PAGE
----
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Stem Cells International
Volume 2015, Article ID 734731, 19 pages
Review Article

Stem Cells and Regenerative Medicine: Myth or Reality of the 21th Century

1CNRS, UMR 7365, Lorraine University, 54500 Vandoeuvre, France
2Nancy Hospital (CHU), Cell and Tissue Therapy Unit (UTCT), 54500 Vandoeuvre, France
3Lorraine University, 54000 Nancy, France
4Medical College and Zhongnan Hospital, Wuhan University, Wuhan, China
5Service de Thérapie Cellulaire, Calmette Hospital, Kunming, China
6Medical School, Wuhan University, Wuhan, Hubei, China
7Anzhen Hospital, Cardiovascular and Lung Research Center, Beijing, China

Received 26 December 2014; Revised 22 April 2015; Accepted 24 May 2015

Academic Editor: Juan Carlos Casar

Copyright © 2015 J.-F. Stoltz et al. This is an open access article distributed under the Creative Commons Attribution License, which permits unrestricted use, distribution, and reproduction in any medium, provided the original work is properly cited.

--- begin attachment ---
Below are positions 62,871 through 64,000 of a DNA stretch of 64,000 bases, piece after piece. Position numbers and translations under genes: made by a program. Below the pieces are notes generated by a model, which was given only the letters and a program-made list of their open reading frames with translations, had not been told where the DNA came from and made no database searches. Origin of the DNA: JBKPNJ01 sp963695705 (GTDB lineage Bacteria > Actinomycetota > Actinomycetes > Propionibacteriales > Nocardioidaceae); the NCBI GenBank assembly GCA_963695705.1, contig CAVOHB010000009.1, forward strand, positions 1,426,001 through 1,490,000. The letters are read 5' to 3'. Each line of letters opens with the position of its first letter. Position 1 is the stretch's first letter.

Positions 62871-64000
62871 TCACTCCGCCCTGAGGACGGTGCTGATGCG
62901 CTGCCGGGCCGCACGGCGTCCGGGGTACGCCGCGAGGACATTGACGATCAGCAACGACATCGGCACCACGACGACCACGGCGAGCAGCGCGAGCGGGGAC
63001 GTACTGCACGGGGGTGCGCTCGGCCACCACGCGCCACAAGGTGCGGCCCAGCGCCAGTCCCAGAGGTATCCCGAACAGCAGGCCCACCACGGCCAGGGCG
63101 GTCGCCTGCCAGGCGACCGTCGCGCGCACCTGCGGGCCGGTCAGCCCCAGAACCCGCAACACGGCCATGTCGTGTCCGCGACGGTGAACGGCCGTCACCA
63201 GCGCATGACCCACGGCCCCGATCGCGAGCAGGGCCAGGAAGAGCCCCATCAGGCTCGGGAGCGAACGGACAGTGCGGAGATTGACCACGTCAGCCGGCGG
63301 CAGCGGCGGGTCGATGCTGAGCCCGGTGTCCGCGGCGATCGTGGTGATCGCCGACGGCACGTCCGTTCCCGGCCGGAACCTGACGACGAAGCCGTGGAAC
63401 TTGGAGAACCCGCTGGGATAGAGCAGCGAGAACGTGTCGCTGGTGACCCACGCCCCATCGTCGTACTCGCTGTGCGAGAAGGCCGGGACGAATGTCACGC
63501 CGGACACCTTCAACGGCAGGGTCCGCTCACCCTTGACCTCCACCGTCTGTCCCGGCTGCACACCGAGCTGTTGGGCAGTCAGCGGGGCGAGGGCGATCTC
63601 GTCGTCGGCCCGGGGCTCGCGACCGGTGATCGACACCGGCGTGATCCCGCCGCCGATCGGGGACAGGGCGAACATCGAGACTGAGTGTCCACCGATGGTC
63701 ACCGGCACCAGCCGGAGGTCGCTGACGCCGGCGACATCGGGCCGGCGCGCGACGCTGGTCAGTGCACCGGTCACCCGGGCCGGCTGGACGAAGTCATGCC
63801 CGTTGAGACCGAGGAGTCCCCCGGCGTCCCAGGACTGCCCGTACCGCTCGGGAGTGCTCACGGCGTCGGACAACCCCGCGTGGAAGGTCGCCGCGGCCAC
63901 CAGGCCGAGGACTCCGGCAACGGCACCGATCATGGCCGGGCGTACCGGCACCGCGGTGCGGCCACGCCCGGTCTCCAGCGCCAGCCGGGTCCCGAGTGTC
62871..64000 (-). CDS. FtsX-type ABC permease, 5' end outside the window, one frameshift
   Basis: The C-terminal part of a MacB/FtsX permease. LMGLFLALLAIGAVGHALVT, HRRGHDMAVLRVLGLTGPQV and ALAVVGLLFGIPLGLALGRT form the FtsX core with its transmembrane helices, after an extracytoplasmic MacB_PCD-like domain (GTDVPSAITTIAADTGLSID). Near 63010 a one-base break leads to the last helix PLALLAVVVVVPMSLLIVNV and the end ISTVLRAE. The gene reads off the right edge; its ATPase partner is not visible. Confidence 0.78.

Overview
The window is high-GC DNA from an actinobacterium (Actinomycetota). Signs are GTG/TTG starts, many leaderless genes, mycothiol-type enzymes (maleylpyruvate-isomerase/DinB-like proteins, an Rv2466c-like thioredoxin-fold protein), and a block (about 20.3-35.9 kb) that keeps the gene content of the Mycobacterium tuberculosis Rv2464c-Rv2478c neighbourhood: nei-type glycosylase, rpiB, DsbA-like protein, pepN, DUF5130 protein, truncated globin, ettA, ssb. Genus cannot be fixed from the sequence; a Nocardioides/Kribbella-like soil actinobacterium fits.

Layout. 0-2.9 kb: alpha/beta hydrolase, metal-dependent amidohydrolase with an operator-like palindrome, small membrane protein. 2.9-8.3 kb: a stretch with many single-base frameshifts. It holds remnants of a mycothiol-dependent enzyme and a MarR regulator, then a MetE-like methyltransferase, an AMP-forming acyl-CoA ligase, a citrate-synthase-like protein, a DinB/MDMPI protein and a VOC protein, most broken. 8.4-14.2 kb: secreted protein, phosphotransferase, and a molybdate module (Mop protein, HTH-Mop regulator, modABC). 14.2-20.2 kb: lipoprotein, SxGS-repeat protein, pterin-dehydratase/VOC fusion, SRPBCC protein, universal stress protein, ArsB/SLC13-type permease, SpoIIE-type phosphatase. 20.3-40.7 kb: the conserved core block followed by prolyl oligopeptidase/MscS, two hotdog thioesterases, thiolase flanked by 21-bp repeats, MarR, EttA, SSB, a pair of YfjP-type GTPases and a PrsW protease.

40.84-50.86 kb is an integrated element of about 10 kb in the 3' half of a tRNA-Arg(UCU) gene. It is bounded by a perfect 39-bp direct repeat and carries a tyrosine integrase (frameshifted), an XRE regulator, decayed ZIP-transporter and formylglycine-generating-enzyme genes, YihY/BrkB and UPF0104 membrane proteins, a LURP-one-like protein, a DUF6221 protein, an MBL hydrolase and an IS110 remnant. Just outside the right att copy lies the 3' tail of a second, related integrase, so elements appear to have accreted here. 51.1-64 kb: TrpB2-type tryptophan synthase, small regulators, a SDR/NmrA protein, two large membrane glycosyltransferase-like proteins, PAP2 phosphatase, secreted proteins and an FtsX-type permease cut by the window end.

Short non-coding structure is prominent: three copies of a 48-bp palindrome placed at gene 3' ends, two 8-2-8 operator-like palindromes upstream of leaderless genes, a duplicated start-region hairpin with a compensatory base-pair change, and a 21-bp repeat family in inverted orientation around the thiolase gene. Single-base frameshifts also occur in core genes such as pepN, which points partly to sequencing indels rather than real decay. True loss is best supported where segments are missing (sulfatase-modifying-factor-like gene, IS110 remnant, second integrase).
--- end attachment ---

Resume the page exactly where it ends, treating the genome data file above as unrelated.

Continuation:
Since the 1960s and the therapeutic use of hematopoietic stem cells of bone marrow origin, there has been an increasing interest in the study of undifferentiated progenitors that have the ability to proliferate and differentiate into various tissues. Stem cells (SC) with different potency can be isolated and characterised. Despite the promise of embryonic stem cells, in many cases, adult or even fetal stem cells provide a more interesting approach for clinical applications. It is undeniable that mesenchymal stem cells (MSC) from bone marrow, adipose tissue, or Wharton’s Jelly are of potential interest for clinical applications in regenerative medicine because they are easily available without ethical problems for their uses. During the last 10 years, these multipotent cells have generated considerable interest and have particularly been shown to escape to allogeneic immune response and be capable of immunomodulatory activity. These properties may be of a great interest for regenerative medicine. Different clinical applications are under study (cardiac insufficiency, atherosclerosis, stroke, bone and cartilage deterioration, diabetes, urology, liver, ophthalmology, and organ’s reconstruction). This review focuses mainly on tissue and organ regeneration using SC and in particular MSC.